The following chapter from Pessoa: A Biography, forthcoming from Norton/Liveright, tells the story of how Alberto Caeiro, Fernando Pessoa’s first major heteronym, came into existence. The other full-fledged heteronyms, Álvaro de Campos and Ricardo Reis, would emerge three months later. (The heteronyms, Pessoa claimed, were not mere pseudonyms, since they thought and felt and wrote differently from their creator.) Although he had published some critical essays and a passage from The Book of Disquiet, Pessoa was still virtually unknown as a poet. Literature, moreover, was not Pessoa’s only interest. Throughout his adult life,he wrote prolifically about philosophy, religion, psychology, and politics.
The story of Caeiro is preceded by a brief sketchof the political climatein Europe before World War I, especially in Portugal, where,less than four years earlier,a revolution had toppled a much–discredited monarchy, replacing it with a tumultuous republic.
For this publication in The Common,I have excluded most of the notes of the book version (bibliographical information, mainly) while adding other notes to clarify references to peopleand events mentioned in earlier chapters.
The wolf belongs to the boy I to the wolf
I ask permission to still be myself this time of night.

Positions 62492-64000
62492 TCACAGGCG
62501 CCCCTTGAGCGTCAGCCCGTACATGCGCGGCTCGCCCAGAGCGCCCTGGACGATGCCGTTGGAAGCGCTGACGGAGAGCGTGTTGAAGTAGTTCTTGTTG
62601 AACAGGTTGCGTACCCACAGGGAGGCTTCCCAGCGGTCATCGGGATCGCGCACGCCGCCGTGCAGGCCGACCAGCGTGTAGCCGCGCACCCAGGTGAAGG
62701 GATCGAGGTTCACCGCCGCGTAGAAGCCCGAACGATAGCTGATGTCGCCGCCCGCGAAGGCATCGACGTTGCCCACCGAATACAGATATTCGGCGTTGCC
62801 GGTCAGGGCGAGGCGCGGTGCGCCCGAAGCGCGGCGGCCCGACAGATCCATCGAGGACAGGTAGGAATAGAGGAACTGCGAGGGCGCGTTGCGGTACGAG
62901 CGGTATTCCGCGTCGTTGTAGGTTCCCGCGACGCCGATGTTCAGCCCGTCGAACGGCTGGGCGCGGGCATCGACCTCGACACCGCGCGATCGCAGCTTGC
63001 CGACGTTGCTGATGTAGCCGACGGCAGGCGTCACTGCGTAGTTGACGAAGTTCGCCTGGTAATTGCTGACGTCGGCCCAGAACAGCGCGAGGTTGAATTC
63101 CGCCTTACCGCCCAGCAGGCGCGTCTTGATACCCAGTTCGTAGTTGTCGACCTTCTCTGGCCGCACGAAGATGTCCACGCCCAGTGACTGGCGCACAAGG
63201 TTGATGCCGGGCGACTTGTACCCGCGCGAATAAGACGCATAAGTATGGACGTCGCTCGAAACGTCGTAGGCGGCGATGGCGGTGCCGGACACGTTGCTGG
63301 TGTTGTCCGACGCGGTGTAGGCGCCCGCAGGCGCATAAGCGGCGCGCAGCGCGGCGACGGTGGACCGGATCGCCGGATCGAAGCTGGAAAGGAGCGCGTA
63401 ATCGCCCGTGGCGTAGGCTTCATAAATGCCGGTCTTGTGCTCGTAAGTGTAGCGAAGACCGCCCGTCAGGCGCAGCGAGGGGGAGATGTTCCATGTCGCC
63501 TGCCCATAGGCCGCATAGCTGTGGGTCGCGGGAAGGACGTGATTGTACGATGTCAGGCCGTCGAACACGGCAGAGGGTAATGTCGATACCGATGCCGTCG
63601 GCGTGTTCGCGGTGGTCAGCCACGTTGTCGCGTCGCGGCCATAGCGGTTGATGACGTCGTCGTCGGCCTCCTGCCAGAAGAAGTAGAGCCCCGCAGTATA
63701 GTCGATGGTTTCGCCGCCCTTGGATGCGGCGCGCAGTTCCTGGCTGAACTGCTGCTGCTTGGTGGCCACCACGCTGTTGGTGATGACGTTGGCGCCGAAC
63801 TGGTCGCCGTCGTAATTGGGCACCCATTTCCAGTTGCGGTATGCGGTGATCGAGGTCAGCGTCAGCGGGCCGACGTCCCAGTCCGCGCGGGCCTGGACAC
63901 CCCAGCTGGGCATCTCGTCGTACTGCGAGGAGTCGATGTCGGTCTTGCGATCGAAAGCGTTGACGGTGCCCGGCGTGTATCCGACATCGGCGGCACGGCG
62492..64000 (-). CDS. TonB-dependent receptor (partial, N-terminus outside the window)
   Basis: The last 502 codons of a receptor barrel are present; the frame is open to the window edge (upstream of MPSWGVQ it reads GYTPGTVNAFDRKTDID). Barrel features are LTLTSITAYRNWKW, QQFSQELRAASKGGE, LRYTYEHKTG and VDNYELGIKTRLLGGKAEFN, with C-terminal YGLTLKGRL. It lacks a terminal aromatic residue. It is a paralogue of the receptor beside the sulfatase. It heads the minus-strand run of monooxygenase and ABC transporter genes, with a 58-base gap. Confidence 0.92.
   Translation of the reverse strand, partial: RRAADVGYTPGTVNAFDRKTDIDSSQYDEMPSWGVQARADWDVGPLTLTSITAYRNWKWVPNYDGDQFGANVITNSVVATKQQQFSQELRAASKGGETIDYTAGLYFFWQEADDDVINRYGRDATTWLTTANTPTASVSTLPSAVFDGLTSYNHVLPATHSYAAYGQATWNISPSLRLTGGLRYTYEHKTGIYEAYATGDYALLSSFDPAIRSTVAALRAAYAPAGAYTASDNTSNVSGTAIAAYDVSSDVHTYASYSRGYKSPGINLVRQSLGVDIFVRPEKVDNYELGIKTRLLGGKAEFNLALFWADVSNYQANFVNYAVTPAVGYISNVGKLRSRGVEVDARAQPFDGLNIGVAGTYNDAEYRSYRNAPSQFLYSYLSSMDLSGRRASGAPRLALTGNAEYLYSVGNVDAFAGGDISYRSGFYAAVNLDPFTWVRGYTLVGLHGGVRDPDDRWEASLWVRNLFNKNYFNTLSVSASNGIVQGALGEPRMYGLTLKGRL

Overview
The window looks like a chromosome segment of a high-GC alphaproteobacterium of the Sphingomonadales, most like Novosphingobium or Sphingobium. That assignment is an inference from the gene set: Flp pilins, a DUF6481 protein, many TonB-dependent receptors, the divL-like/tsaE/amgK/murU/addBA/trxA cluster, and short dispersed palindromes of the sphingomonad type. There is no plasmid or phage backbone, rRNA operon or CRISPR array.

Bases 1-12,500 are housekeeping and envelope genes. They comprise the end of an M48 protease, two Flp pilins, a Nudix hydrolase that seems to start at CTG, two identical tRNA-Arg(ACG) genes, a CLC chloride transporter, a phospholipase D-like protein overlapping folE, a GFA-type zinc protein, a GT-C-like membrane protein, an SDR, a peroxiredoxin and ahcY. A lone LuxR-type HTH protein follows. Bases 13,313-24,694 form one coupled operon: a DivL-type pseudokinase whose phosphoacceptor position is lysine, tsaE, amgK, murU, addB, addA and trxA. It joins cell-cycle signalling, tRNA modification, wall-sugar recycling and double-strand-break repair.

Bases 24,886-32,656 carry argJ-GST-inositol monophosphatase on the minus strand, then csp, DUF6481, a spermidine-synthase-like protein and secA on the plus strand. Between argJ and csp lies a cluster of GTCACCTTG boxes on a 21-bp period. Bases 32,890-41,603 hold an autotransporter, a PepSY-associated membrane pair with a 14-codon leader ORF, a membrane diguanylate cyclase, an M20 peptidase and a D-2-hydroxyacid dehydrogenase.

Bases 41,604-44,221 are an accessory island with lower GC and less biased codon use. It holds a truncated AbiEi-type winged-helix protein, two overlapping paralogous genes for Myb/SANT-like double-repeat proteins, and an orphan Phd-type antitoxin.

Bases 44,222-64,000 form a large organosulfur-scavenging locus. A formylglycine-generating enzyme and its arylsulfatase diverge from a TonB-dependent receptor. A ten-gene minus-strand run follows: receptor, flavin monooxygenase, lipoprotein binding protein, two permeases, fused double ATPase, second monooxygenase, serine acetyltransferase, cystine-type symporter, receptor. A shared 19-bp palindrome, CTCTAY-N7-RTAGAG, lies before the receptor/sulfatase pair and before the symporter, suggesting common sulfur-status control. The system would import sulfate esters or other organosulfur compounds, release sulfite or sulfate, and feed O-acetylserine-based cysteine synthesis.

Sem barriga, sem fome, sem bebida. Blue notes
from a dead man’s tribute creep up my balcony.
Damn, you know how you know a song,
Over a hundred men suspected of being gay are being abducted, tortured and even killed in the southern Russian republic of Chechnya… —CNN
Looking out at the blue sky we listen to news of men in Chechnya. Touching counters, our washrags move like ghosts. You sweep the kitchen. I tend the cry of the washing machine, the low roof that is our only roof.
they say that the most impressive of all crossings is not thirst or the fear afterwards. The humiliation no longer wounds what does not exist they say bodies in a boat of bodies veins eyes skin penis nails vagina
On December 5, 1976, I arrived in Madrid from Argentina. I flew Iberia airlines, caught the plane in Montevideo because I was afraid of the disappearances happening at the border. I left wearing summer clothes, as if I were a tourist heading for the beaches of Uruguay, then, two or three days later, landed in Madrid, where it was winter. My father and sister saw me off. It took me six years—the years of the dictatorship—to return.
And then, as is its wont, death comes knocking at the door. This time from two thousand miles away.
I try to get the image I have of him in my head to focus. The man who tried to be my father for over thirty years. Officially, not biologically, and not anymore. A death that will nevertheless force me home, back to Lisbon, just when I thought I’d found my place on this dry and sleepy island.
35 Enter inhale. Enter time. Enter inheritance. Enter or else. Enter doors with handles, without handles, manually manipulated. Enter alone feelings. Enter tension. Struggle entering bitterness enter. Love turning towards lust enter. Historic languages enter. Human conditions of oppression enter. Enter roadside assistance. Enter talented man killed too soon. Gravemarker write L.O.W. Enter near Dayton settlement but specifically at Englewood location. Enter chirping bird sounds out of the ceiling again. Enter your own music mixing up into the chirps of birds. Enter memory again. Enter thought again. Enter more and more gunshots. Enter yelling. Enter empathy and critical engagement.